When I started learning more about economics, I ended up adding some economic blogs into my feed reader. One of them was The Enlightened Economics, by Diane Coyle. She mainly does book reviews, and a lot of her posts were very interesting to me. But I am new to the subject, and I wanted recommendations so I could have a starting point of interesting books, particularly related to economics and philosophy. They don’t teach that sort of thing very often in undergraduate classes.
So I wrote an email and I asked.
I could have talked myself out of doing that very easily, because I am a lowly undergraduate and she is a busy professional. Sometimes I get scared to actually write something that I know someone else will read and respond to. But I did it anyway.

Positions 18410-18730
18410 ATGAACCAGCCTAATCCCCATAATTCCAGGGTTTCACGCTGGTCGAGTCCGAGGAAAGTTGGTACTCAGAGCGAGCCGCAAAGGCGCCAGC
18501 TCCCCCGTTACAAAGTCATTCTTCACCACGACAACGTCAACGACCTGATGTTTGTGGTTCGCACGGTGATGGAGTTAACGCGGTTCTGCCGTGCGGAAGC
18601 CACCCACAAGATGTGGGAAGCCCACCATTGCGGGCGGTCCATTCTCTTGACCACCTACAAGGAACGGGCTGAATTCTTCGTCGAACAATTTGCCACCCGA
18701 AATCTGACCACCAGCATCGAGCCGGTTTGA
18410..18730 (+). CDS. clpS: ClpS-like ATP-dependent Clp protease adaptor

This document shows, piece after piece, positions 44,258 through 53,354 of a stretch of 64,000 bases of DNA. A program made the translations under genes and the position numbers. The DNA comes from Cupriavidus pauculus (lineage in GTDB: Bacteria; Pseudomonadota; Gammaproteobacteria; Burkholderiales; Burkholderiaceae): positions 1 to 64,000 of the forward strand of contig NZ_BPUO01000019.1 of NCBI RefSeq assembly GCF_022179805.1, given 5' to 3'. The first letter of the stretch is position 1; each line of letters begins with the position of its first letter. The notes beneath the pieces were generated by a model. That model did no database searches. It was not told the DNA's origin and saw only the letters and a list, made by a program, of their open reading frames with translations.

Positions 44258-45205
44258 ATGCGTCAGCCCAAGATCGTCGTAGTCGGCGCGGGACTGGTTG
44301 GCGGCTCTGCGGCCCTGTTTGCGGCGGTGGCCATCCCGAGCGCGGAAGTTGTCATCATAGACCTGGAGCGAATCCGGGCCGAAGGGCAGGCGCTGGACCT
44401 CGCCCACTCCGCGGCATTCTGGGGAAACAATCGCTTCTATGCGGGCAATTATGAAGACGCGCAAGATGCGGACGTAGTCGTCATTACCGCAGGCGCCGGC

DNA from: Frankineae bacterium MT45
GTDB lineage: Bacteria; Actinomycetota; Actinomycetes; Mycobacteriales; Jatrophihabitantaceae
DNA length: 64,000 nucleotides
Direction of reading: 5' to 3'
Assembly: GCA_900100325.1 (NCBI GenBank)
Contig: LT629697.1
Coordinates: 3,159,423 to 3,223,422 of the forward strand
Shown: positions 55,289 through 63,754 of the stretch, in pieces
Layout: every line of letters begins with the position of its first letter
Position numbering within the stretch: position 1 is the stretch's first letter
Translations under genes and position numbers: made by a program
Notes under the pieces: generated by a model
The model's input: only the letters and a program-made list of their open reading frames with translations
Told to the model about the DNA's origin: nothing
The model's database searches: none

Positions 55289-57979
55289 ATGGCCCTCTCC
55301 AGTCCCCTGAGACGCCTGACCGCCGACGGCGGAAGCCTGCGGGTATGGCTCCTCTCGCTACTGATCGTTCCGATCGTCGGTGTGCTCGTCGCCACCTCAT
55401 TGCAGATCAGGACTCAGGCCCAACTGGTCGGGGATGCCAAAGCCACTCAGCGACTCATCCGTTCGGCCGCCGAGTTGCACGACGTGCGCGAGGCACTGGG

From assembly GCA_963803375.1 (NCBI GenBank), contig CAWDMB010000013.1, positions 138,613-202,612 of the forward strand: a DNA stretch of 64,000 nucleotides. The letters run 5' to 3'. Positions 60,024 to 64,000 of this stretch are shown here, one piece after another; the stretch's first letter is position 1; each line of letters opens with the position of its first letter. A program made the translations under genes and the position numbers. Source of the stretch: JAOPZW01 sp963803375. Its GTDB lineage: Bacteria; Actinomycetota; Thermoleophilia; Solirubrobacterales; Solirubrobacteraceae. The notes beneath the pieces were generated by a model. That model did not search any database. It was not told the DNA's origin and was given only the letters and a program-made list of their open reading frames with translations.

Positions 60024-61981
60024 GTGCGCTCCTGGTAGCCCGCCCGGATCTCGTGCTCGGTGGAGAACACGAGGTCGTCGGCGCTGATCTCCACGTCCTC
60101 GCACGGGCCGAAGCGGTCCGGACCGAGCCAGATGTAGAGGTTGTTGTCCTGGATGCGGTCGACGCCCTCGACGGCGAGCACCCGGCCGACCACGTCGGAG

She answered. And then there was a Twitter post (I don’t really do Twitter, but there were 58 comments on it, and retweets as well). And a blog post, with comments on the blog post, and a fairly long list of around 50 books at the end of it. I will probably never read all the books on that list, but I will read some (they are on request from my school’s library).
Not only am I grateful for that list, but it is also helpful for other people who are interested in the same thing. They exist. I haven’t met those other people yet, but maybe one day I will.
I am really glad I asked. So many times we talk ourselves out of asking the questions and sticking ourselves out there. Even if people are somewhat famous and successful, they still often will help others, and do it gladly.
It’s good to just apply. Send an email. Call someone. I have had plenty of rejection and some embarrassment, but sometimes it works out really well.